• nutritious food

    Posted on 12/1/2020

    In today’s “new normal,” day-to-day life, personal health and wellness is at the forefront of all of our minds. We are protecting ourselves, cleaning more often and trying our best to live fit and healthy lives. One of the most important factors in determining our long-term health and wellness is the food that we put into our body. Especially during this time of year, when sweets and rich foods are easily in reach, it’s more important than ever to make sure our diet is full of nourishing foods to fuel our immune system and fight off illness.

    While a healthy, balanced and colorful diet is extremely important, there are a few key vitamins and minerals that help build our immunity more than others. They all act on different parts of our body’s reaction to illness, allowing the body to fight longer and harder against these intruders. These particular vitamins, and some of their function in the immune system, include:

    • Vitamin C – Protects your cells against free radicals, and absorb/store iron
    • Vitamin B6 – Makes antibodies to fight disease
    • Vitamin E  – Defends your cells against free radicals

    Luckily for us, these vitamins are found in many of the foods that we eat on a daily basis. Some common foods that contain these nutrients include:

    • Vitamin C – Oranges, strawberries, bell peppers, spinach, broccoli, and kale.
    • Vitamin B6 – Tuna, salmon, chicken, chickpeas, bananas
    • Vitamin E – Vegetable oil, peanuts, sunflower seeds, almonds, spinach, broccoli

    The above is by no means an all-inclusive, but definitely a good starting point to begin making changes to help strengthen your immune system. Although these vitamins can easily be found in the health and wellness aisle at your local grocery store or pharmacy, it is not the best way for our body to absorb and take in these nutrients. Including foods that contain high amounts of each of these vitamins into our diet is a much easier, and healthier, way to get our body’s fill.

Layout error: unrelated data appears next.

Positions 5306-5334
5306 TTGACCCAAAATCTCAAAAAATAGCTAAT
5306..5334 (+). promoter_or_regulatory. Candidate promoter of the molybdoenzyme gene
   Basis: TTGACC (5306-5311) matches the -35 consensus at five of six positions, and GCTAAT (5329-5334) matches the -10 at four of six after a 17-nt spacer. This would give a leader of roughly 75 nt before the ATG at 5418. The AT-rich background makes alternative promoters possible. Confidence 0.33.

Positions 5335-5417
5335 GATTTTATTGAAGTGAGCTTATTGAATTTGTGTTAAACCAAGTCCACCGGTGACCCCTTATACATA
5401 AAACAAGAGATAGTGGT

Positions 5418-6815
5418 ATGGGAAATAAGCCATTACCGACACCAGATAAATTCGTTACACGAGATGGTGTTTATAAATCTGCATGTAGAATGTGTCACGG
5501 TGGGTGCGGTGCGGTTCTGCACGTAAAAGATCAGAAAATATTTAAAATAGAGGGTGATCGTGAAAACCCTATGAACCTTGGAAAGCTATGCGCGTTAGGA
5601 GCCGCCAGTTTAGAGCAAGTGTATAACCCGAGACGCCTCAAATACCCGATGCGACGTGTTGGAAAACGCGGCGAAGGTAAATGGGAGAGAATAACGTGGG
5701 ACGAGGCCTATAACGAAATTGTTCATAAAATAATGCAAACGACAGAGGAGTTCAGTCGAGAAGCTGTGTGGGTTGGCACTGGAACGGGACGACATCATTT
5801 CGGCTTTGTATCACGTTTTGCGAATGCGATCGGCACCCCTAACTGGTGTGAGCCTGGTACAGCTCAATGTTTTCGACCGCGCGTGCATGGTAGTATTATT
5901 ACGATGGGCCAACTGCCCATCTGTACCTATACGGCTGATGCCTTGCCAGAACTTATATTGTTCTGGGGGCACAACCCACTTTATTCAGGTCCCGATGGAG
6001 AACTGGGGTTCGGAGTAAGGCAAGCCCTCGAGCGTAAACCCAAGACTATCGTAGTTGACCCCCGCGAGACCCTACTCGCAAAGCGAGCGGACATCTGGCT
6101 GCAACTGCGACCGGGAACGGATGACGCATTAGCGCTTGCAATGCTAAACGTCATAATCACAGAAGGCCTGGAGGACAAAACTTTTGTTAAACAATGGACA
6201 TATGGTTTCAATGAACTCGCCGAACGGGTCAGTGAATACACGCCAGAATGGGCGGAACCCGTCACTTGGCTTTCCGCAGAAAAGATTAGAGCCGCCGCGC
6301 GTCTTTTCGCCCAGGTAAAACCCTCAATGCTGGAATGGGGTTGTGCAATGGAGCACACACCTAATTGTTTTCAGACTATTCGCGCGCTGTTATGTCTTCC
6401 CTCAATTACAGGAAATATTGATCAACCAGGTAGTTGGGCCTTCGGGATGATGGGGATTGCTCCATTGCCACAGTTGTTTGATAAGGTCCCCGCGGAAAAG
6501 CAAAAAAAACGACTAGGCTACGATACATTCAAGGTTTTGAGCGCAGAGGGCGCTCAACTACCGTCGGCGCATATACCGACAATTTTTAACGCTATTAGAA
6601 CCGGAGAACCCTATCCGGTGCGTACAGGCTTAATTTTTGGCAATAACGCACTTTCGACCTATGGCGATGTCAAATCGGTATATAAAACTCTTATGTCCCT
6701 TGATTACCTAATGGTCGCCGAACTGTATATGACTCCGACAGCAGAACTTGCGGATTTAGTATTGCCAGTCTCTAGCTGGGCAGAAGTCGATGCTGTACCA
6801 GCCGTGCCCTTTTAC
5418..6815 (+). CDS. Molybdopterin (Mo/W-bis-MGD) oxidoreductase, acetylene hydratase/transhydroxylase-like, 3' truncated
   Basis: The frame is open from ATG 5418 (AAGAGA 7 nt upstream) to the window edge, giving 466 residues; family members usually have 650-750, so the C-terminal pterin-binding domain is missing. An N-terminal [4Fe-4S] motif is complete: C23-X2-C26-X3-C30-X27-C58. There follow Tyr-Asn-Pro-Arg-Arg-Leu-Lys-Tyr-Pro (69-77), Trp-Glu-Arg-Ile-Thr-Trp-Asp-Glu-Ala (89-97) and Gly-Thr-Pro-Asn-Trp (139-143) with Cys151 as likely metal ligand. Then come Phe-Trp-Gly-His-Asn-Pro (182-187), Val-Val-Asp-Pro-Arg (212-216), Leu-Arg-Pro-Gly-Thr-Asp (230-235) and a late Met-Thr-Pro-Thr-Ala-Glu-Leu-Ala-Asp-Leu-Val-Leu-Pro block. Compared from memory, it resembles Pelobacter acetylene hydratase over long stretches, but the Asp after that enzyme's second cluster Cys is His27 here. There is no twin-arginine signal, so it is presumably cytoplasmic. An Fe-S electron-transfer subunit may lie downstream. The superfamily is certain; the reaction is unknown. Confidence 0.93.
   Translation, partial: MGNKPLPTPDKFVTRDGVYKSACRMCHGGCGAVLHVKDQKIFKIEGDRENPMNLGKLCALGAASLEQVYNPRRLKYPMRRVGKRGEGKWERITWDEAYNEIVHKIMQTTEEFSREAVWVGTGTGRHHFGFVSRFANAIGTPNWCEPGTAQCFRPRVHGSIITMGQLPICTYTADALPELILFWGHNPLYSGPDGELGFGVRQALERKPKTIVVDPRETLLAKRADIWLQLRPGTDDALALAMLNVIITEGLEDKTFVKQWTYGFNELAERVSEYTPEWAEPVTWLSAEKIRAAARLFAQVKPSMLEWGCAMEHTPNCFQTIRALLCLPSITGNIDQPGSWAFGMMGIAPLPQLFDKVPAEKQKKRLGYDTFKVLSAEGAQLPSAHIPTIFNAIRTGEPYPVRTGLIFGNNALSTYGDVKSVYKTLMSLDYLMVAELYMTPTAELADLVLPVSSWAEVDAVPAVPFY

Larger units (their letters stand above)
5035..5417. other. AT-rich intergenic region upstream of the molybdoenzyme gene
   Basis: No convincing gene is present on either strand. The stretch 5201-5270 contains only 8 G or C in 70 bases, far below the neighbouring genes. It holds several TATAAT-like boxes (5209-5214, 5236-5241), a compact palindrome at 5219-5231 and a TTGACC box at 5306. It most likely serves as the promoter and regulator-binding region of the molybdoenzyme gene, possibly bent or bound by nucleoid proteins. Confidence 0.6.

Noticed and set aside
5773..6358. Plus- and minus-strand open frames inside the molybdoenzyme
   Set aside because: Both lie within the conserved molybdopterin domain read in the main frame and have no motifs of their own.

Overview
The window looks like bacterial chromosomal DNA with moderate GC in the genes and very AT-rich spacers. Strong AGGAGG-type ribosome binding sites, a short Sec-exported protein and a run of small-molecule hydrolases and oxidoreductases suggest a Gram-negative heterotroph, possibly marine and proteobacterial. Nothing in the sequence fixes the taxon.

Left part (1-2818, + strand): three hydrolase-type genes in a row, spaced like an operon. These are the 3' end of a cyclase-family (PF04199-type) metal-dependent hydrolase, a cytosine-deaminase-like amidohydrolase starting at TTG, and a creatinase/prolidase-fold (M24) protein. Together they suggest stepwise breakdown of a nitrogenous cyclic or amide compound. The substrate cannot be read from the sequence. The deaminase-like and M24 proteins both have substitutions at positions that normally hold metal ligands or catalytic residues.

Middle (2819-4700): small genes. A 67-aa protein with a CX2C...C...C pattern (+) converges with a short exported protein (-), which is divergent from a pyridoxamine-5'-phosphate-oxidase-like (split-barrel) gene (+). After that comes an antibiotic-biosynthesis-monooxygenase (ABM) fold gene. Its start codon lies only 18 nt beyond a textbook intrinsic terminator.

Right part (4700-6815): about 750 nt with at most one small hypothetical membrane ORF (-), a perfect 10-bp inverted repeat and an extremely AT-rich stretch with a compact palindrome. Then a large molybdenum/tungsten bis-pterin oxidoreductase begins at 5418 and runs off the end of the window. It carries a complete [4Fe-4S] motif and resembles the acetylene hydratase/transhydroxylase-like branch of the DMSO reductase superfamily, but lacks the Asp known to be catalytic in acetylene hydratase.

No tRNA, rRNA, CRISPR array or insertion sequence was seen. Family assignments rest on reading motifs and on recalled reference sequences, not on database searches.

Another important aspect of strengthening our immune systems that comes in handy during the current times is daily physical activity. This could include walking, running, hiking, yoga and strength training. Any time you are getting your heart rate up and blood pumping, you are stimulating your body to build stronger muscles, flushing out the lungs and heart as well as boosting your immune system. Exercise helps recruit specific cells that find pathogens and wipes them out, as well as increases the amount of these cells that flow through the body on a regular basis.

    If you have questions, a nagging injury that is limiting your ability to perform daily tasks or are unsure about the right path to take for your personal wellness journey, please reach out to your health care provider to discuss the best plan for you.

    By: Erica R. Konopka, P.T., DPT. Erica is a physical therapist and multi-site center manager for Select Physical Therapy in North Carolina. 

    Kessler Rehabilitation Center is part of the Select Medical Outpatient Division family of brands.



  • Kessler Rehabilitation Center Opens in Parlin, NJ at the Sayrebrook Towne Center

    Posted on 11/10/2020

    Did you know that exercise is one of the most under-utilized tools for managing many aspects of your health? It is well known that exercise can help with weight loss by boosting your metabolism and burning calories, but there are so many more benefits, especially as we age.

    Individuals naturally lose bone density and muscle mass as they age. Studies show that after the age of 50, bone breakdown occurs more than bone strength. Women particularly see an acceleration in bone loss around menopause, which puts them at a higher risk for osteoporosis. While there are supplements to help with this, regular weight-bearing exercise reduces the risk for osteoporosis.

    At age 30, we naturally begin to lose muscle mass; physically inactive individuals can lose between three-to-five percent muscle mass each decade after 30. These factors lead to an increase in frailty, which in turn increases the likelihood of falls and fractures. The good news is that you can offset these problematic changes by sticking to a regular exercise program.
    Here are some other great and important benefits of regular exercise:

    • Exercise helps to reduce the risk of chronic disease. According to The National Institute of Health, lack of regular exercise is the primary cause of chronic disease in the United States. Getting into a fitness routine can increase insulin sensitivity, which in decreases blood sugar, blood pressure, fat levels in blood and cholesterol. It also improves cardiovascular health.